Psst. Looking for an easy fix? A nice simple way to press a button and have all your troubles go away? Something that is too good to be true? Well, WoodReviewer here, and I’m here to tell you why there is no such thing as a simple plugin to fix wood grain.
As of posting this, there is only one wood grain fixer plugin, Fix Wood Grain Direction by DataBrain. This post is not to rag on the plugin; it could also be called “Exceptions to the normal rules of wood grain.” It SHOULD be called that, however people keep asking me about this plugin, other keep recommending it, and while it is good, it is not perfect. So, lets start down the list of why it is not perfect.
Most of the rest of this blog will be not criticizing the plugin, but explaining why it won’t work on certain things. This is my only criticism; it doesn’t fix wooden planks correctly. Look at this part.
The front edge is wrong. It should look like this.
The plugin doesn’t account for this, so all wooden planks need to be checked manually after running the plugin.
The Whole, not the Part
One thing that it is important to remember is that when people build things they are often sacrificing detail for performance. That is partially why textures exist; why make 40 wooden boards and nails when you can just put a wooden plank texture and save on brick count? This also means that sometimes you make stuff that has improper wood grain for a part, but the wood grain for the entire object is fine. Look at this piece of wood.
Does it have proper wood grain? Not really; it should go across on one side rather than vertical. But here is the same piece of wood, in a different context.
The wood is now part of the column. Overall, the column has good wood grain if you consider the entire thing to be one part, but the parts that make it up have bad wood grain. Bringing it back to the texture fix plugin, this is what happens if you run it.
Yeah. That is not correct. However, it is impossible to program this in since while the bricks are fixed, there is no way for it to judge the context around them. Another example? Look at this plank.
It looks bad. But does it seem familiar?
That’s right; it is from Endorsed Models Part 5. What we have here is some wooden siding with some pieces missing. In this case, the horizontal grain on the planks is correct, because that is how all siding goes, the red brick is just awkward because it is taller than wider. That is what the fixer plugin sees.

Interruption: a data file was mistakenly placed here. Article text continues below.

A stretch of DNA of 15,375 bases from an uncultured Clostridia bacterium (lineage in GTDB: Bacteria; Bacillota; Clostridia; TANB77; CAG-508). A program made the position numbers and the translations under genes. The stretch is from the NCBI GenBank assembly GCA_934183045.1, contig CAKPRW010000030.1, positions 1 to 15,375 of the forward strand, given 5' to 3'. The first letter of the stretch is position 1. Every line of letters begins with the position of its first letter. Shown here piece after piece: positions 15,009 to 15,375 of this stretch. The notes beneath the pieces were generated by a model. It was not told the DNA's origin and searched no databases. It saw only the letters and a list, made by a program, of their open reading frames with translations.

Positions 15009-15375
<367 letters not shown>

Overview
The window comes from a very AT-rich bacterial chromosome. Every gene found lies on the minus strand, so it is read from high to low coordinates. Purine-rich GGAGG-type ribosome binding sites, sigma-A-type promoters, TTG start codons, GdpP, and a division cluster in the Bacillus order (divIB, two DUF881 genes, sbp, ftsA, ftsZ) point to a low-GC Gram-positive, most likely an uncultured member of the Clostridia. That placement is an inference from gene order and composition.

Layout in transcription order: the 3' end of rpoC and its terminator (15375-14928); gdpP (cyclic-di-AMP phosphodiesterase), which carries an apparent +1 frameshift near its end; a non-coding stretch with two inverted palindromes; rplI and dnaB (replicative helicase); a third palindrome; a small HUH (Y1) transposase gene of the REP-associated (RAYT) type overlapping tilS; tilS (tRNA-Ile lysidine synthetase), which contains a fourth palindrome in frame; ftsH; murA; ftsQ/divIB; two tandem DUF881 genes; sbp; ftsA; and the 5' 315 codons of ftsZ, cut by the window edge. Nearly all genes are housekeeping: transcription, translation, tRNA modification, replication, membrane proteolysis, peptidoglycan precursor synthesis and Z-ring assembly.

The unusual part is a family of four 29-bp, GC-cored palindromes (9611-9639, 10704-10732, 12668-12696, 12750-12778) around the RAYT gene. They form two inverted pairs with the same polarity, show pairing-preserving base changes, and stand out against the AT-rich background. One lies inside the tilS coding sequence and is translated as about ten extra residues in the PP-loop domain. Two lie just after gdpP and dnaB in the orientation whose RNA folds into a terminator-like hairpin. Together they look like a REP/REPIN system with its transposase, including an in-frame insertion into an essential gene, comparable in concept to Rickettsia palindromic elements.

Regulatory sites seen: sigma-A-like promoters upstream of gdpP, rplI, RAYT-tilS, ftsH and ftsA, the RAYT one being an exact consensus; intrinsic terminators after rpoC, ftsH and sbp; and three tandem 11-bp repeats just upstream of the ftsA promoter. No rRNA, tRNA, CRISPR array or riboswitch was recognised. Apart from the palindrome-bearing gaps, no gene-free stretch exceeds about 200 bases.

And then it makes bad wood grain, relative to the rest of the house. One last example.
This is the edge of a floor. The creator wants it to look jagged, but wants to save on part count so they have each broken piece cover about two planks. If the textures lined up properly, looking at you ROBLOX, this would be fine and you couldn’t tell, especially if you CSG’ed it so it had one texture. However, the texture fix plugin doesn’t see that, so it thinks this is the correct way.
It is not. These are just a few examples of what I’m talking about. There are more. If you have trees with horizontal wood grain and run the plugin, they will be incorrect; if you have something where a piece of wood is sticking out of somewhere, like an adobe house, but because most of the wood isn’t visible you don’t generate it can mess it up.
It doesn’t fix unions. All unions stuff needs to be done manually. In addition, wedges and corner wedges can be odd, depending on the context, and because they can’t flip textures the only way to fix them is with the union texture trick. That probably requires another blog. Another problem is that it can mess up with cylinders. Look at this cylinder.
As a floor, it looks fine. However, size wise, it is not. On the closest side, the wood grain is vertical; ok for now because there is no better way, but the plugin tries to fix it, and creates this.
What happened? It rotated the orientation of the cylinder. Before it was .2 studs tall, 40 studs width on both sides. The plugin changed it so not it is 40 studs tall, with a .2 stud width and a 40 stud width, which creates this small cylinder. While proper wood grain is achieved, this is not what the builder wants.
To be completely clear, I am talking about the regular meshes people use, mainly cylinder and brick meshes. I am not talking about hat meshes or other special meshes people use because, well, I never use them. The plugin does work just fine on the brick mesh. However, if you do an special scaling of offset with the mesh, the plugin may mess with those settings. Remember, it changes the orientation of the brick is changed, so if the mesh has a .5 scale on the x axis of the brick and the brick is rotated, it may now have a .5 scale relative to the z axis.
That is the mesh before. The creator wanted it to be half as wide is it is because reasons; or maybe they want it twice as wide as it should be. Point is, the scale of the mesh is changed. Now if we run the plugin, this happens.
Proper wood grain, yes, but it is not how you want it to look. Yes, you’d have to change the mesh scale no matter what to fix the wood grain, but the point is the plugin doesn’t fix everything automatically, you still need to look it over yourself.
To be clear, this is not meant to bash DataBrain; the plugin is useful and when used properly on models can save time. But everyone knew that already. This post was meant to cut down on people mindlessly linking the plugin thinking it would fix everything, because it won’t. This list may even be a bit short since I’m certain I’m forgetting something. Yes, this will fix 95%+ of wood bad wood grain I see in stuff that isn’t CSG, especially the chair legs, but it is not the end all of be all people have been wrongly suggesting.